Computer servers hosting a key part of the health law's infrastructure relied upon by all 14 state-run health websites, as well as by the federal website that serves 36 states, failed Sunday. Terremark, a unit of Verizon that operates the servers, could not immediately give officials a timeline for fixing the problems.
Bloomberg/The Washington Post: Obamacare Insurance Web Sites Limited By Verizon Data Hub Failure
Computer servers hosting a key piece of Obamacare’s insurance enrollment program failed today, leaving federal and independent state exchanges unable to provide most services. The data services hub, a system that supplies tax information and other data to Web sites run by the U.S. and 14 states to sell medical coverage, was unavailable after a malfunction at the data center that hosts it (Wayne, 10/27).
The Wall Street Journal: Data Center Outage Hits Health Care Website
The federal data hub relied on by all 14 state-run health care insurance exchanges and 36 exchanges run by the federal government was not working Sunday because the company hosting the hub lost its network connectivity, the Obama administration said. The outage means people trying to sign up online for health care insurance in all 50 states could not complete the process. Terremark, a unit of Verizon Enterprise Solutions that operates the data center that hosts the federal data hub as well as the HealthCare.gov site, couldn't immediately give the Department of Health and Human Services a timeline for fixing the problem, which was affecting customers other than the federal government, HHS spokeswoman Joanne Peters said (Radnofsky, 10/27).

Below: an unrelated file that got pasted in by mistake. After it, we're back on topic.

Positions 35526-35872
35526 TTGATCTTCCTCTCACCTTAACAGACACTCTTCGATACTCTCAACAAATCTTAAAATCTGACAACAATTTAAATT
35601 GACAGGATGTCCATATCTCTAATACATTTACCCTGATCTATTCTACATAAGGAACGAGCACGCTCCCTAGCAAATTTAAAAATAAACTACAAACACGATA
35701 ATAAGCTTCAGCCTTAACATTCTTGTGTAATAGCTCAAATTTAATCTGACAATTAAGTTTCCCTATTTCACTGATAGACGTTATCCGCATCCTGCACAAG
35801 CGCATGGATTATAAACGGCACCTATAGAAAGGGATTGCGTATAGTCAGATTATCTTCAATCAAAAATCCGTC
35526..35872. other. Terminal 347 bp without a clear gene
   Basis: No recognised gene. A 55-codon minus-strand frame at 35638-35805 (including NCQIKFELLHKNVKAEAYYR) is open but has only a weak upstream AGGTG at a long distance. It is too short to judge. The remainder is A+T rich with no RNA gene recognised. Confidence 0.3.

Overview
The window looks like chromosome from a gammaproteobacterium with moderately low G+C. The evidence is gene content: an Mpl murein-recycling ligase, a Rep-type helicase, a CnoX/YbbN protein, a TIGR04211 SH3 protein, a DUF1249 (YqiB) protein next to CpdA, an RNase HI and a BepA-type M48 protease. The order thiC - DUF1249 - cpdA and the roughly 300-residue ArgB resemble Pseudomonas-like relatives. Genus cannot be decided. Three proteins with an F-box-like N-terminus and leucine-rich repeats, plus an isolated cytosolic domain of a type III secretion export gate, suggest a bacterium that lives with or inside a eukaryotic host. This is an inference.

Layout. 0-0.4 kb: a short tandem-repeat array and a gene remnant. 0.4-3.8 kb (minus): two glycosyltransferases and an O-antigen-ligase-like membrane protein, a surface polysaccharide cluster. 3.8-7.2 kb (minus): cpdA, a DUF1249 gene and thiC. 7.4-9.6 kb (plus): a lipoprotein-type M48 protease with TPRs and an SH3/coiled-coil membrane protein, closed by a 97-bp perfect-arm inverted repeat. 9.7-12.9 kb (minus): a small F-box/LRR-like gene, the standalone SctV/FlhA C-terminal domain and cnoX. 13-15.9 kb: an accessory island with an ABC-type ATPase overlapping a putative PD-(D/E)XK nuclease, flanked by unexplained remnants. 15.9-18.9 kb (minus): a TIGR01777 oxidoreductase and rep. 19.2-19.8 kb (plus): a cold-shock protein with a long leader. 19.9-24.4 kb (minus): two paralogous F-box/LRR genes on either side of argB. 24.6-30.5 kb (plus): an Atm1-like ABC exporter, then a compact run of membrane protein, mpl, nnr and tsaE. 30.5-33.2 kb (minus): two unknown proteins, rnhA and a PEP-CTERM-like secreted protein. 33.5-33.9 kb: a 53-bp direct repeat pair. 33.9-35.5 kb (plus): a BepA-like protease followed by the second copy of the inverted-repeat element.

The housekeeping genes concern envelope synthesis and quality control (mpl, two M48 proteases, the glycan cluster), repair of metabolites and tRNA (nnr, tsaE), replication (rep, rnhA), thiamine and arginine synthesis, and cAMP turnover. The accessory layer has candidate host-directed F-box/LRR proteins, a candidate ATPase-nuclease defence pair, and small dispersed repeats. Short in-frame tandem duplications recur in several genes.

Reuters: Data Center Glitch Is Latest Problem In 'Obamacare' Rollout
A data center critical for allowing uninsured Americans to buy health coverage under President Barack Obama's healthcare law went down on Sunday, halting online enrollment for all 50 states in the latest problem to hit the program's troubled rollout. The data center operated by Verizon's Terremark experienced a connectivity issue that caused it to shut down, affecting the federal government's already problem-plagued online marketplace Healthcare.gov and similar sites operated by 14 states and the District of Columbia, according to the U.S. Department of Health and Human Services (HHS) (Morgan and Begley, 10/27).